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Things I did last summer…

Posted on Friday, September 14th, 2007

All through the summer I was invited to play at some small festivals and other events which were, for the most part, pleasing if not a little exhausting. I had imagined a peaceful summer, spent doing all those things I never have time to do, just popping away for a weekend here or there to do a show. Didn’t really work out like that as I always forget that most of the shows I do involve travelling great distances, careful rehearsal and all the other things that are part of my life, you know, like, losing my luggage, being selected for secondary screening and third degree at every airport I travel through and the other adventures I encounter every time I leave the house. So my summer didn’t really provide much rest and relaxation and I certainly wasn’t really very productive. Playing live is reproductive which doesn’t really count.
When arriving back into France after that little adventure in Seville I started to, perhaps regret, just a little, having spent the last few years giving France such a hard time. Curiously, the simple act of crossing the border gave be the impression of coming home, even if home was still two days drive away. That’s quite a nice feeling. I can’t say I have felt it for a few years.
One of the concerts I played was at Heyres, in the south of France, as part of the Midi Festival, an intimate gathering of Electronica, in a beautiful setting, the Villa Noailles, sitting atop a hill overlooking the Riviera town with an incredible view and an interesting history, it being a favorite hang out of Man Ray and Jean Cocteau. I was welcomed warmly and everything about the way the event was organized was warm and friendly. The gentleman who invited me, Frédéric Landini, was very nice indeed and I’m not just writing that because I want to get invited next year, he was really cool. However, it was strangely disconcerting to be playing a concert in France where no-one was running about being stressed and obnoxious. What was also a bit strange was that I played in the afternoon, without the benefit of my Lumiere film to hide behind which almost guaranteed that I’d do something stupid in full view of the public. Well, I don’t like to disappoint. A consequence of my clothes being stolen in Seville was that I had no shoes, so I had to go on stage wearing some flip flops, which, is not really very fucking cool. Worse though, was that when I tried to press one of my effects pedals, I pressed about five of them at the same time, because the aforementioned flip flops were about the same width as the snowshoes that arctic explorers wear. So I had to stop playing, take off my shoes and play in my bare feet, which was realllllllyy fucking embarrassing, maybe worse than wearing flip flops in the first place. It was not, as my loving family pointed out, attention seeking behaviour.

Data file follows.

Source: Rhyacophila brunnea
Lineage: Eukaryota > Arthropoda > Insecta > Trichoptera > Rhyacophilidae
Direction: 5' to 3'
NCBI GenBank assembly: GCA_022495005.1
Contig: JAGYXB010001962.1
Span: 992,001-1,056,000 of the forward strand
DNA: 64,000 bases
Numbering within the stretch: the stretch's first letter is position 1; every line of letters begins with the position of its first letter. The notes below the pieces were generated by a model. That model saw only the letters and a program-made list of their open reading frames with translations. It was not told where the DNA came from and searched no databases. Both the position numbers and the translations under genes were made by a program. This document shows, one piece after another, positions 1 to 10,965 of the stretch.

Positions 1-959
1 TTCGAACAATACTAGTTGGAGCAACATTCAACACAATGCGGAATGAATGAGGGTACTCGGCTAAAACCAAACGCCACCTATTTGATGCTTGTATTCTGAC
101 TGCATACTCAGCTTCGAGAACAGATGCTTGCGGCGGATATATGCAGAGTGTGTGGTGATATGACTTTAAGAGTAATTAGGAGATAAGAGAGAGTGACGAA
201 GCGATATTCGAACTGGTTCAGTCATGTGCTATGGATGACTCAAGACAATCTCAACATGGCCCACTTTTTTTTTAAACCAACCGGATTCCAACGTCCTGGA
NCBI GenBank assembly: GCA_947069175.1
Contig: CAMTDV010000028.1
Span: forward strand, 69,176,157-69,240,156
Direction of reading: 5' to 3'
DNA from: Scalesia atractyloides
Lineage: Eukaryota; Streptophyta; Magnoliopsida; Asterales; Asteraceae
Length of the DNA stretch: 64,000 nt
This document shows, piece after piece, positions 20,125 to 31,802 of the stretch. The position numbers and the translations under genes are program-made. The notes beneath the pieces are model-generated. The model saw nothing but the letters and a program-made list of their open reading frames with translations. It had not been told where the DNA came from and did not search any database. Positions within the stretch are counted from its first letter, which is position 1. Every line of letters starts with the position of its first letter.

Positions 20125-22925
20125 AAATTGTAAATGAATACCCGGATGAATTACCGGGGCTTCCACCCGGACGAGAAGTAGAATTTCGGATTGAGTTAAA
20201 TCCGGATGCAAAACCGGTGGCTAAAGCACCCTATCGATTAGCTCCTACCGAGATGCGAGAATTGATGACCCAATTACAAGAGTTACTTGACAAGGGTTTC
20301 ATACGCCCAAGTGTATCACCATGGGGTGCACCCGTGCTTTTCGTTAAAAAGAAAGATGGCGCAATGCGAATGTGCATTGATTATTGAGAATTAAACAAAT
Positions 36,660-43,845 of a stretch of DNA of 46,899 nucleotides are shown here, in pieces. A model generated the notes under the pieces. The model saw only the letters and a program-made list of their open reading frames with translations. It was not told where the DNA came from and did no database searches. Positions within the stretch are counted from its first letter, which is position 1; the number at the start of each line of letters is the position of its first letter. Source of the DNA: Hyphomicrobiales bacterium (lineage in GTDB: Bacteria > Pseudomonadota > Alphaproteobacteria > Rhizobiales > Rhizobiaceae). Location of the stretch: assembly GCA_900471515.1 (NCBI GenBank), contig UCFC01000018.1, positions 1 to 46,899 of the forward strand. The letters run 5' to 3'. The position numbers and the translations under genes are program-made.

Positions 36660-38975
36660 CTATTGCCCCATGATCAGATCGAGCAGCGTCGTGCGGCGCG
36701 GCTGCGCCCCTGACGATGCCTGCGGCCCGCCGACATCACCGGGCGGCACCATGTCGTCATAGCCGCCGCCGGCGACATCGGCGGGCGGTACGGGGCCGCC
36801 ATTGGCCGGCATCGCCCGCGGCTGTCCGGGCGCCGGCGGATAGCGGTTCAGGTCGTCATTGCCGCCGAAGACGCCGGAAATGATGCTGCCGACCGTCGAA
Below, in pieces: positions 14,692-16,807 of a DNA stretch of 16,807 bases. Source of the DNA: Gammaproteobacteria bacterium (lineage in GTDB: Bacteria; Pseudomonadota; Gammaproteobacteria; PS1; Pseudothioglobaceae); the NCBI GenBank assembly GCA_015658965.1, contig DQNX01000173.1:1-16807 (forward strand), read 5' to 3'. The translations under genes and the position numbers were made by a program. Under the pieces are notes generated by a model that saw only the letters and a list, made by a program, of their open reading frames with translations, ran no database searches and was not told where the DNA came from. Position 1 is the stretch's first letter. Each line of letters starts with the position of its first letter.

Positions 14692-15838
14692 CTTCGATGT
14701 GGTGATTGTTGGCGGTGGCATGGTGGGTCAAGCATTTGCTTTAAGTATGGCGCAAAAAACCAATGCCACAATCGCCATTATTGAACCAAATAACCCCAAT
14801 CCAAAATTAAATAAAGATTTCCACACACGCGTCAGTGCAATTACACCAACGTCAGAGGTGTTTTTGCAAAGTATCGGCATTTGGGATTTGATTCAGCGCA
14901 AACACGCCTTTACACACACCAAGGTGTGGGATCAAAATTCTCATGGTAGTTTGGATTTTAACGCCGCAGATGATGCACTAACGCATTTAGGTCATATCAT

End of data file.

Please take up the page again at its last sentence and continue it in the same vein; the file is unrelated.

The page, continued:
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me at midi
Doing a road trip is usually fun, doing one with your family on board, while you have some concerts to play is, well, interesting. It’s nice to cross a few boundaries every now and again, my life normally being so compartmental. Switching back and forth between artist and dad several times a day is something which, in our home, most often happens without effort although put me on a stage and have my six year old at the front trying to take a picture of me with the lens cap on and I’ll not be sure how to act.
Of course my instinct is to stop playing, put down my guitar and go to her aid but I’m guessing that’s not the right thing to do in that circumstance. That, and I’ve already stopped to take my shoes off a couple of minutes before and it could be taken as a sigh that I’m not really concentrating.
Then of course there the big one, the teenage daughter along for the ride as well. Who knows what goes on in her head as she’s watching her father looking uncomfortable on a stage with a guitar around his neck?
In fact, who knows what goes on in her head? Period.